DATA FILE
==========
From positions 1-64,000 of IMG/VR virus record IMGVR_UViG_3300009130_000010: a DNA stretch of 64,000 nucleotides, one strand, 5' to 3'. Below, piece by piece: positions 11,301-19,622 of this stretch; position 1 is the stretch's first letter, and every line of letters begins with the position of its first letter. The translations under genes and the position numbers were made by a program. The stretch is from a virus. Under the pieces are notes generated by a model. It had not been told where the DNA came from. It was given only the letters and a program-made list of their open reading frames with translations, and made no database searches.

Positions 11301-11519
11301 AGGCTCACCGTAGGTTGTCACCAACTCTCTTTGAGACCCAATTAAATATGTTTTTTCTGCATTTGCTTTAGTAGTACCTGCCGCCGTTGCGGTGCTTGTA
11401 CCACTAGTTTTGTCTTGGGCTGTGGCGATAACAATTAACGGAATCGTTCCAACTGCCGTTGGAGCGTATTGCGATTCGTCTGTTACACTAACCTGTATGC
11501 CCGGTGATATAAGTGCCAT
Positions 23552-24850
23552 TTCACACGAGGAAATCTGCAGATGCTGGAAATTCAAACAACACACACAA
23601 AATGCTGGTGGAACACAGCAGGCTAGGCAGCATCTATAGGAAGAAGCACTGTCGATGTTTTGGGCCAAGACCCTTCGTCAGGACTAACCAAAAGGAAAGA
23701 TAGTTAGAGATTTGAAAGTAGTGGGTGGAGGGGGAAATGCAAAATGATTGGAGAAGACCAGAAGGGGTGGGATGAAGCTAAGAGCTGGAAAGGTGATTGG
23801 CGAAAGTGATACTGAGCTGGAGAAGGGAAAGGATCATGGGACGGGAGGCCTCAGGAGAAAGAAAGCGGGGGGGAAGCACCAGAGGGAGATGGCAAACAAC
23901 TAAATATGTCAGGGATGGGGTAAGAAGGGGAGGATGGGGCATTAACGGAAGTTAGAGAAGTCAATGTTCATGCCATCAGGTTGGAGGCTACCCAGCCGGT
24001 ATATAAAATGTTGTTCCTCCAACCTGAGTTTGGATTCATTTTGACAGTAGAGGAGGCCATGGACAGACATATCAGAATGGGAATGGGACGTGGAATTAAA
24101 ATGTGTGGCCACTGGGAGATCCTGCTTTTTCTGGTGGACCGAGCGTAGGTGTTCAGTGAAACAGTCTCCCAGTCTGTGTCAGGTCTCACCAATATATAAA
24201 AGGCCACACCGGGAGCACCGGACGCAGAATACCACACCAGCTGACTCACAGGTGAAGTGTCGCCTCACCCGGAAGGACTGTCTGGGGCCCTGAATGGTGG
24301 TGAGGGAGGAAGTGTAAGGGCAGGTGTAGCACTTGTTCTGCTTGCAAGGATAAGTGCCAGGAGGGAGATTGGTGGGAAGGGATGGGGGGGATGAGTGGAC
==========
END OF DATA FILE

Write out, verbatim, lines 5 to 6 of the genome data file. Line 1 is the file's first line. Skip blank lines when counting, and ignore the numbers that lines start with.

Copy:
11501 CCGGTGATATAAGTGCCAT
Positions 23552-24850